Book review: The Fear And The Freedom, by Keith Lowe

Members of the Civicorps  men who were waiting to be called up  train with broomsticks in place of rifles in June 1940. Lowe challenges the notion that Britain stood alone in the fight against Germany at this point in the war. Picture: Fox Photos/Hulton Archive/Getty Images
Members of the Civicorps  men who were waiting to be called up  train with broomsticks in place of rifles in June 1940. Lowe challenges the notion that Britain stood alone in the fight against Germany at this point in the war. Picture: Fox Photos/Hulton Archive/Getty Images
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It’s more than 70 years since the end of the Second World War, but its legacy is with us still and rarely for the better, reckons Keith Lowe in this brilliant, myth-busting history

Keith Lowe’s panoramic study of modern times has the subtitle “How the Second World War changed Us”. This might, at first glance, suggest he is offering a study of the United Kingdom since 1939. He is, however, far more ambitious, his reach global. It’s certainly a remarkable work , deeply researched, comprehensive, intelligent and opinionated. It comes festooned with praise from other historians – Anthony Beevor, James Holland and Theodore Zeldin. So you can be sure it is worth reading, sure also that you will learn much, find much to delight you and, equally certainly, much to be irritated by and much to question.

Lowe explores the importance of myths, both national and personal: the myth that Britain stood alone in 1940, the myth of the selfless liberation of western Europe, the myth of American “exceptionalism”, the heroic myth of Soviet Russia, the myth that divides the combatants into heroes and monsters. Much of his questioning of national myths is to the point and valuable; it reminds us that everybody suffered in, and as a result of, the war. Ethnic cleansing didn’t stop in 1945; on the contrary, the expulsion of Germans long settled in Central and Eastern Europe was a tragedy – for individuals and for the culture of those regions too. The myth of righteous colonial struggles for freedom from imperialist masters led, at first, to inter-communal massacres in several countries, and to the establishment of new tyrannies, not only in “rogue” states like North Korea. Yet of course myths, both personal and national, are necessary; it is myth that establishes ideas of who and what you are. Myth may often prevent us from coming to a truer understanding of history and our place in it, but the puncturing of national myths doesn’t necessarily enable us to see things clearly. Here in Scotland, for instance, pride in the Scottish contribution to the British Empire has been replaced by a sort of comfortable shame which denies historical realities.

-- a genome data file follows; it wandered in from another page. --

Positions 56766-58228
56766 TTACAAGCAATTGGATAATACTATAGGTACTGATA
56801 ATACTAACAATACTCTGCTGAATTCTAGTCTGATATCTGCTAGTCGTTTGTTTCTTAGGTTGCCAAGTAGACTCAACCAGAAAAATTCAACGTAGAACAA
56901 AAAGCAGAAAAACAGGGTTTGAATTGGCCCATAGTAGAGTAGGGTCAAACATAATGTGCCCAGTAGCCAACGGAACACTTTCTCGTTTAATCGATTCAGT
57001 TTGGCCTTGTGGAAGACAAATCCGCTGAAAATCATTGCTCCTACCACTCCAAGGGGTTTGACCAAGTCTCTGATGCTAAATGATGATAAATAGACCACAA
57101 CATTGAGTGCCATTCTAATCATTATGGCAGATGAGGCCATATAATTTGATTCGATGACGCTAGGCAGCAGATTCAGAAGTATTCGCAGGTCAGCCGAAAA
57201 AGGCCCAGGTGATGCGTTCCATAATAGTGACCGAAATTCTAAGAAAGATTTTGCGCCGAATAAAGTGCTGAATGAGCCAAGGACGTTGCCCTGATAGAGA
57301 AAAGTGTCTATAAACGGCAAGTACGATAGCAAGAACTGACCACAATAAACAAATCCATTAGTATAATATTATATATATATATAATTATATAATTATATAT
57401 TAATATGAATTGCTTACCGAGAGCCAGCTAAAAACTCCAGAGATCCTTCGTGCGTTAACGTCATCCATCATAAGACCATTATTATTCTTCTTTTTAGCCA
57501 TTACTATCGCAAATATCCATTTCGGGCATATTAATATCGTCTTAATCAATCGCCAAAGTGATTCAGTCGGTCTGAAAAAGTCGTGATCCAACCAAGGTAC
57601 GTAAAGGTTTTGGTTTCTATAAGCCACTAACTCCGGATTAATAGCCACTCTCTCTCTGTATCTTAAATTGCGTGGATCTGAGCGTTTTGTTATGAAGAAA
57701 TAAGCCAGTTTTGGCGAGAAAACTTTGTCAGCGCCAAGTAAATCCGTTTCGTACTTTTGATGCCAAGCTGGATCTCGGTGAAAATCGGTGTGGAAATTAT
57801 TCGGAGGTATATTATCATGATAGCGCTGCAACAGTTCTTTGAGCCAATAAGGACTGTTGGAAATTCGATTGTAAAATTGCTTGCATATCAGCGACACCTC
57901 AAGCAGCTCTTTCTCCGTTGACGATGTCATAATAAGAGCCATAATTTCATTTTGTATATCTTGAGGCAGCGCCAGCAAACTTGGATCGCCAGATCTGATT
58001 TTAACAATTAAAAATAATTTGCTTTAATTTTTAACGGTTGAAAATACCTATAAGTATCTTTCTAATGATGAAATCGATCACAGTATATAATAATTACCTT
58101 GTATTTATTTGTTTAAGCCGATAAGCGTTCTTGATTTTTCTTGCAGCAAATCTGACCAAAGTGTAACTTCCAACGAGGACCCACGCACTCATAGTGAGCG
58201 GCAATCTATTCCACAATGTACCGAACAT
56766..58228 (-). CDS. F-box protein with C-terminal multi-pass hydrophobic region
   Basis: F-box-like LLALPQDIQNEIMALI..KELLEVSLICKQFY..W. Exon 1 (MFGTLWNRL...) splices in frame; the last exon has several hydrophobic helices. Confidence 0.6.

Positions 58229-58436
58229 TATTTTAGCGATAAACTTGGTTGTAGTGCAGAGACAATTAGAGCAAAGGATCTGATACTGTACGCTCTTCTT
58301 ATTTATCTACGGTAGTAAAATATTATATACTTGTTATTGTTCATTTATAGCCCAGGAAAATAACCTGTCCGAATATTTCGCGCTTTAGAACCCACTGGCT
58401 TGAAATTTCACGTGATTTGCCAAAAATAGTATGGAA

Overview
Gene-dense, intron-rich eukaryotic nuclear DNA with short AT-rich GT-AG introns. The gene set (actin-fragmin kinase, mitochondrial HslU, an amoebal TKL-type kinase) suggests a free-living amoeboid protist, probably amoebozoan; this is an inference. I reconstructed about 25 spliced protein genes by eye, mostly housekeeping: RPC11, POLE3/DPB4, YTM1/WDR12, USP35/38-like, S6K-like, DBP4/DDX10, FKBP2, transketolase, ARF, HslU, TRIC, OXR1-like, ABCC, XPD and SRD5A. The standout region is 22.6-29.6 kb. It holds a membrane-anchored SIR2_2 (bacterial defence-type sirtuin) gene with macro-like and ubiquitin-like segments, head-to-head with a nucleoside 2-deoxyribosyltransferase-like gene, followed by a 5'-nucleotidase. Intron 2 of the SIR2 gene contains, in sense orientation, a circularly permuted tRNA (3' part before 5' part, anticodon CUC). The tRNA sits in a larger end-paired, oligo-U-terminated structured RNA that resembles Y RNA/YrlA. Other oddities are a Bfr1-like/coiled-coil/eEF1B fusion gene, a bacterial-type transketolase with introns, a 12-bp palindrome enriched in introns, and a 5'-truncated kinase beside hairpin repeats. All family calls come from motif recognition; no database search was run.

The strengths of Lowe’s book are evident; it is utterly absorbing and aims to tell the truth. Yet it is also skewed. The Second World War was appalling, its horrors now all to evident, the consequences often disastrous and still being worked out. Many of the geopolitical problems of the world do indeed have their roots in the war and the attempts at a post-war settlement. Yet reading this book you might forget that in so many respects the world is a better, more civilized, more orderly, more law-abiding, and kinder place that it was before the war. It is richer, and, despite the continuing conflicts in the Middle-East, more peaceful. No great country is now a murderous tyranny. Putin’s Russia is benign in comparison with Stalin’s Soviet Union. China today may still be an authoritarian state, but compared with the China of the warlords or the dictatorship of Chairman Mao, it’s not only an economic success but a good place to live. India is the world’s largest democracy, with a free press, the rule of law and a public-spirited civil service – all these legacies of the Raj. Moreover today, when natural disasters strike, there is a generous global response on an unprecedented scale. Unprecedented too is the manner in which European countries have accepted, and are absorbing, millions of refugees from the Middle East. One doesn’t get the full sense of all this from Lowe.

He structures his book round a succession of individual stories from survivors of the war. Some of these were victims of unspeakable cruelty, some were hailed as heroes, some, rightly, denounced as monsters (if often years later). These stories are all to the point. But in another book they might be set alongside more ordinary stories, of people who fought the war, endured the war, became witnesses to its atrocities, and returned home to resume their lives without drama but with determination.

This is a marvellous book in many respects, but the picture it paints of the world that emerged from the struggle of 1939-45 dwells too heavily on the dark side. In 1945 when the atom bombs were dropped on Hiroshima and Nagasaki, there was alarmed but understandable talk of Armageddon and the end of the world in a nuclear holocaust. But we are still here and, despite everything, the world is on the whole a better place now than it was in 1945, or indeed in 1939.

The Fear And The Freedom is published by Viking, £25